The National Institute of Standards and Technology (NIST) is a federally funded research and development organisation (NIST)
The National Institute of Standards and Technology (NIST) produces and updates information security rules and standards for all government agencies, but they are also available to firms in the private sector. The National Institute of Standards and Technology (NIST) covers password policy concerns in Special Publication (SP) 800-623B (Digital Identity Guidelines – Authentication and Lifecycle Management). The publication presents a novel strategy for increasing the security of passwords. For example, it encourages system users to establish a password that is easy to remember yet difficult to guess, a practice known as memorized secrets. Other difficult password requirements that have been advocated in the past are likewise discouraged by the publication. A minimum of eight alphanumeric characters are required in the recommended passwords, whereas a minimum of six characters are required in the system-generated passwords.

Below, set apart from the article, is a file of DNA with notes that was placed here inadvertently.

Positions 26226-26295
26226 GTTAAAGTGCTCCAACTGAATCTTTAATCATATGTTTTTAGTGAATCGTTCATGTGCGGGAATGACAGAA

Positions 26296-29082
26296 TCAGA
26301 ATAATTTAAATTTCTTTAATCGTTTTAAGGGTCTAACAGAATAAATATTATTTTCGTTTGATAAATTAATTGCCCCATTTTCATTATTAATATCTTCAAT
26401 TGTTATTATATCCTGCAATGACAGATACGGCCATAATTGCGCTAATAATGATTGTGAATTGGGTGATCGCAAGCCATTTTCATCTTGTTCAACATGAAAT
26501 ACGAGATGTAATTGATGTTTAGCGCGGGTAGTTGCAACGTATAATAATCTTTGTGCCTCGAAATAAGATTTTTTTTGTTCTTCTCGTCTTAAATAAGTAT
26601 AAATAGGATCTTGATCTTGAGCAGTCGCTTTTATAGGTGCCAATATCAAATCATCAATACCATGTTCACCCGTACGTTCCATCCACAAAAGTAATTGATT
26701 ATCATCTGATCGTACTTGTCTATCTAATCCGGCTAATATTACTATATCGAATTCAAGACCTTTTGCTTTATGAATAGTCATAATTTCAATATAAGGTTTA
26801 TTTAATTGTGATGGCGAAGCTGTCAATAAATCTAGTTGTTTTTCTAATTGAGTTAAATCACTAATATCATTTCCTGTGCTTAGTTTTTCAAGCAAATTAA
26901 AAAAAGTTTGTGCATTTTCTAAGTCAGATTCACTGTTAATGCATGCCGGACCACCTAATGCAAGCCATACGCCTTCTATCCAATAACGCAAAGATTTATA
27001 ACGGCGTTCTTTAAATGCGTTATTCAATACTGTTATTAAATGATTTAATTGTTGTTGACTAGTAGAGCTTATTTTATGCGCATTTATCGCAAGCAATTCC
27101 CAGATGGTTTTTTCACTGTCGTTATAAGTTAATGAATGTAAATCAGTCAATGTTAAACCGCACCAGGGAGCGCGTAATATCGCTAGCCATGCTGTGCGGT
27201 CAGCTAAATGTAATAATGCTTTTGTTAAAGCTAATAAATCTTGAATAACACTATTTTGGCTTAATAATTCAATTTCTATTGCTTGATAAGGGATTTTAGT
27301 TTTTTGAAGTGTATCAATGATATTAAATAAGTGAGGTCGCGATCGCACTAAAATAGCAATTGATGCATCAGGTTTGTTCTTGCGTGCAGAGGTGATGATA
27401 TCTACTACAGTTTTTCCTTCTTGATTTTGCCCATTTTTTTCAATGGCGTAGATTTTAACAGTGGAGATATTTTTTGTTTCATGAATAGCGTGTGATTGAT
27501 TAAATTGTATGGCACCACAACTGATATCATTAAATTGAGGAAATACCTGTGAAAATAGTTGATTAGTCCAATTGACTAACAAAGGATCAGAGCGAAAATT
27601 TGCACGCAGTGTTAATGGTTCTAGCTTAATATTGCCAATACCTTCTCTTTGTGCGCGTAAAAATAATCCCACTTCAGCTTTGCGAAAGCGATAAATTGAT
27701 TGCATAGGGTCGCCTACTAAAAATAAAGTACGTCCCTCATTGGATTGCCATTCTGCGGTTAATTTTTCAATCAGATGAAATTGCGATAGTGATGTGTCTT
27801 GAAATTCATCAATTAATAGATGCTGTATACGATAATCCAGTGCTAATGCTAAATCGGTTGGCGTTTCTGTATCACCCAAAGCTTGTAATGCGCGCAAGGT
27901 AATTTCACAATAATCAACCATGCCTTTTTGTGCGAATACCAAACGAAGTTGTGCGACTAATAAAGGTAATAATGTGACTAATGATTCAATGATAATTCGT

Users should also check their passwords against a supplied list of passwords that have been declared universal, hacked, or expected by the National Institute of Standards and Technology before safeguarding their systems, according to the NIST document. Dictionary words, passwords identified from previous breaches, sequential or repetitive passwords (e.g., 1234qwerty), and context-specific terms are all examples of passwords that are prohibited when they are checked. The following are additional NIST password policy best practices:
- Enable the paste functionality on the password entering field to make the use of password managers more convenient.
- Instead of storing passwords, a salted hash should be used instead.
- Systems should be configured to allow users to see their passwords as they type them in, rather than the more secure dots or asterisks.
- Enabling two-factor authentication is a good idea.
- To request memorised secrets, authenticated protected channels and allowed encryption must be used in conjunction.
- suggestions from the Department of Homeland Security (DHS)
- The Department of Homeland Security has developed a card that may be used to generate strong passwords to assist users in securing their systems and information from cyber-attacks. The card contains simple instructions, some of which are identical to the National Institute of Standards and Technology (NIST) password requirements, to assist lessen the likelihood of a security problem.
The following are some suggestions:
- Passwords with more than eight characters should be used.
- Make a passphrase that has a combination of large and tiny alphabets, as well as
- punctuation marks, to protect your account.